It is now exactly a month since I returned from WorldMUN2012 Conference in Vancouver Canada, so I thought that with the benefit of hindsight, it might be fun to reflect a little on what I thought about the experience.
First thing that comes to mind when I reflect upon WorldMUN is how terribly I miss it all, whether it be the ability to go to lunch everyday with people from around the world and discuss what the Canadians think about Australian politics (yes some do actually follow the shenanigans of Canberra), to frolicking in the snow, to seeing pictures of moose everywhere, to constantly strategizing how to ensure the US benefitted from any decision that my committee made about what to do with the resource-rich Congo in 1885. So for those of you who are reading this and thinking that what I’m describing sounds kinda interesting, I would unequivocally recommend that you consider attending WorldMUN2013!
Furthermore, the idea of Model United Nations conferences has been around for decades (it actually precedes the establishment of the UN – there used to be Model League of Nations Conferences), so there are a whole plethora of established international MUN conferences around the world to choose from. For example in November I’m considering attending OxiMUN at Oxford University (our brothers in Sandstone) as I’ll be nearby on exchange. If you want to start small, there is also a MUN society on campus who organise even more MUNs.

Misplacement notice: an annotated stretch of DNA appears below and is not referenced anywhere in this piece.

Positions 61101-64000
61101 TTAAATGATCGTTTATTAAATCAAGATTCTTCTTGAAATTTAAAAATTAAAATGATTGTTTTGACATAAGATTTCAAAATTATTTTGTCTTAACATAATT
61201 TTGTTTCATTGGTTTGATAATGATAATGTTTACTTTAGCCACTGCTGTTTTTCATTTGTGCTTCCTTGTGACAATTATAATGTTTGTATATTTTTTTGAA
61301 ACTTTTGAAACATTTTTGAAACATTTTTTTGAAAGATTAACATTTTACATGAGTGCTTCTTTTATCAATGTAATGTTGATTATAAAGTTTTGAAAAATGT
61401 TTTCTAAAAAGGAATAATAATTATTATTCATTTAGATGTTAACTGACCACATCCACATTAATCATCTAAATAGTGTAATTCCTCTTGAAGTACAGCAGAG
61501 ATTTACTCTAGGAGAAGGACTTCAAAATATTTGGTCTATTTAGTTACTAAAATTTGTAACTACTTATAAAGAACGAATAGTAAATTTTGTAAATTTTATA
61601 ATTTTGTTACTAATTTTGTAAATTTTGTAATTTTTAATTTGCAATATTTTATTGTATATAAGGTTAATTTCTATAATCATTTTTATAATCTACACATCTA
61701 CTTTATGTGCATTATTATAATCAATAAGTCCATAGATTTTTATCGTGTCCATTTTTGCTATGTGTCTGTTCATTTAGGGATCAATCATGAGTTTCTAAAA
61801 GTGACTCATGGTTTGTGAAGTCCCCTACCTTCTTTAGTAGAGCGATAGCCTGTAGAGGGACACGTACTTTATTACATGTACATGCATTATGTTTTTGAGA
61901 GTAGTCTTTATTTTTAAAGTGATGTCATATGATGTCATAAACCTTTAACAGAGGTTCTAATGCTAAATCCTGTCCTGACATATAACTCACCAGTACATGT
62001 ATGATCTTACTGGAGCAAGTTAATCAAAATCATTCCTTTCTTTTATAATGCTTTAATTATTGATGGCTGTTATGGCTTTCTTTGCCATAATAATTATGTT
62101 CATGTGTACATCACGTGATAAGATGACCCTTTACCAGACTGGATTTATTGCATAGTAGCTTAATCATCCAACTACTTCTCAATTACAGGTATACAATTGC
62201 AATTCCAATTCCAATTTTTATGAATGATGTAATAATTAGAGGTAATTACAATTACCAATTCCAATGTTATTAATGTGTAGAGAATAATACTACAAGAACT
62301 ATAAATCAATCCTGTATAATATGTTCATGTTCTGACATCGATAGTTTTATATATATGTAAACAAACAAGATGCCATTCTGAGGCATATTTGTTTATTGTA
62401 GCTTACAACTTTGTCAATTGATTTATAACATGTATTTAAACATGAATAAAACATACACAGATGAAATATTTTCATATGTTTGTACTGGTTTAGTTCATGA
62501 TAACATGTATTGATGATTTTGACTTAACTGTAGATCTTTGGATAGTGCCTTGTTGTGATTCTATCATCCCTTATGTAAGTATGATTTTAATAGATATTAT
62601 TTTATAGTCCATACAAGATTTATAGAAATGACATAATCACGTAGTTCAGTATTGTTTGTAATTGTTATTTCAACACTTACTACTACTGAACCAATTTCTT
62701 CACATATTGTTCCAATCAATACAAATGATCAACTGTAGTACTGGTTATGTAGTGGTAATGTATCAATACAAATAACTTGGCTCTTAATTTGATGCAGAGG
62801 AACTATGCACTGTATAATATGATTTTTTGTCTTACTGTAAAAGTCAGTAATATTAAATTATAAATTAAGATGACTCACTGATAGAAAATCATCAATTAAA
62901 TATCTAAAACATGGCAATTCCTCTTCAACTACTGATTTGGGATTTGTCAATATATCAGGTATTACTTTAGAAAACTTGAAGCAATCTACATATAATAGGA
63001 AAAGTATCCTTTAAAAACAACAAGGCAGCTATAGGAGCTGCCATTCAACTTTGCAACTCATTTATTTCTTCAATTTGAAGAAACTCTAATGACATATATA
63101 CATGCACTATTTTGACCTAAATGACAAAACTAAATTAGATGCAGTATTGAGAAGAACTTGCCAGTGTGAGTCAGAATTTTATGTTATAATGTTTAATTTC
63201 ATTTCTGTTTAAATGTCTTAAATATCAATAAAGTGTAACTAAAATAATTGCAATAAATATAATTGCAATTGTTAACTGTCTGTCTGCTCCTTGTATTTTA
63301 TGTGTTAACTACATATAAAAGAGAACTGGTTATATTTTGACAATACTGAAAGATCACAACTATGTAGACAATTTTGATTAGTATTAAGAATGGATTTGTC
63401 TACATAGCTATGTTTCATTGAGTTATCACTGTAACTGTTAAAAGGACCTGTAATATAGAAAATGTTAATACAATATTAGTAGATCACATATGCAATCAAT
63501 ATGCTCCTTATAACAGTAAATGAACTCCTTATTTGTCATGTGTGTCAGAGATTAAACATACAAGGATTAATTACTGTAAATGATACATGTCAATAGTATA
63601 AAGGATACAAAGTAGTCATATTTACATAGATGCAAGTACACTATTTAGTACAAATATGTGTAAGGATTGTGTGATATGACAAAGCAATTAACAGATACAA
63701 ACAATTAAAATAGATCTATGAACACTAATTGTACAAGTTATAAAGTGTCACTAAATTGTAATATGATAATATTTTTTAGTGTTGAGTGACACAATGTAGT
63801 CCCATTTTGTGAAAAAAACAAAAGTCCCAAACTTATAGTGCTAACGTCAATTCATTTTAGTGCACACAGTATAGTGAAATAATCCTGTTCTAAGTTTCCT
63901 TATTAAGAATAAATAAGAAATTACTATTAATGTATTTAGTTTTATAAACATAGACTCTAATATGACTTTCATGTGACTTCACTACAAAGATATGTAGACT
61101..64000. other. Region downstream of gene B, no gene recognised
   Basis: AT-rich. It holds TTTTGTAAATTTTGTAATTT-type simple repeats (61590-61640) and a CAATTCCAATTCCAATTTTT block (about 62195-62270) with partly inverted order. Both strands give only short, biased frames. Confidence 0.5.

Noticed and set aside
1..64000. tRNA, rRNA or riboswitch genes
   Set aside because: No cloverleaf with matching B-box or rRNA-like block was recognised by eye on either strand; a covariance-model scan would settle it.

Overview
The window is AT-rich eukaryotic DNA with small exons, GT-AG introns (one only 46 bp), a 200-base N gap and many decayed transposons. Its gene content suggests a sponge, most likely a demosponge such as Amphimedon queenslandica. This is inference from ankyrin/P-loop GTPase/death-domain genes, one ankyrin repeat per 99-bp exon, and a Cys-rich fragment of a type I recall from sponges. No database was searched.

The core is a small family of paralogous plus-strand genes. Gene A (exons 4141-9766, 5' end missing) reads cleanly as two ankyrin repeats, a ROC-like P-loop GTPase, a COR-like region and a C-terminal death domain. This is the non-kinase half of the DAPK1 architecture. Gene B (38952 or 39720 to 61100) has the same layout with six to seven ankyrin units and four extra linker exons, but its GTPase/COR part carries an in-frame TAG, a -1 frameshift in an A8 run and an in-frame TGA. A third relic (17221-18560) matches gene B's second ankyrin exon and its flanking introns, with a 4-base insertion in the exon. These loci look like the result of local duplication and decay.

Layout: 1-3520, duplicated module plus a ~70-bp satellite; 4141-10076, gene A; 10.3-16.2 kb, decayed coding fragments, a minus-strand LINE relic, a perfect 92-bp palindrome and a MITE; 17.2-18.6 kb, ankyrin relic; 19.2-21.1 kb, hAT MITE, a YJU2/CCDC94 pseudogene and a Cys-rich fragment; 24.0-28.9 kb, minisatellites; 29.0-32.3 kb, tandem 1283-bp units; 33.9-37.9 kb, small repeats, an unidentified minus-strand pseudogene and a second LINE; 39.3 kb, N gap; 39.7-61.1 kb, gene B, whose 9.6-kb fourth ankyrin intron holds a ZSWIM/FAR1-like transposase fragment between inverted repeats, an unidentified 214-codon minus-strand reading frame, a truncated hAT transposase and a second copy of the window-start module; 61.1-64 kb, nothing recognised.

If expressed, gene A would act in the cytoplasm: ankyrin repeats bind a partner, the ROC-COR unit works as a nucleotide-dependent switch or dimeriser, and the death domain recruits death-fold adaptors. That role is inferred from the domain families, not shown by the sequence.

I also wanted to write a little about why business students should come along to a conference that demonstrably appears to be for government/political science/law students, it’s called ‘Model United Nations’ after all. And yes, although the majority of students who do attend are from those backgrounds, the conference is also fantastically useful for business students. Not only are some of the conference topics about ‘business things’, think Europe and the Eurozone crisis for example, but once you are sitting in the conference room listening to other speakers, negotiating, debating, consensus-building and feverishly writing documents, it becomes a giant game of strategy and communication which train you on how to act in boardrooms and strategy meetings in whatever business you choose.
As an added bonus, MUN conferences give you all those experiences that employers like to ask about during those behavioural question-based interviews. So during your next interview at Macquarie Bank, if they demand you to ‘tell me about a time you worked together as a team to achieve a successful result’ or when you worked to meet a tough deadline, or had to work to solve a conflict you have a rather interesting answer at your fingertips.
Of course, there are downsides of attending a conference in March. The first lectures that I attended this year happened to be in week 3, so I experienced a few horrifying moments when I realized how much I missed, the worst being when I arrived late to an econometrics lecture to be confronted with a whiteboard full of strange looking Greek symbols interspersed with sigmas and matrix notation. But all in all, it was most certainly worth it.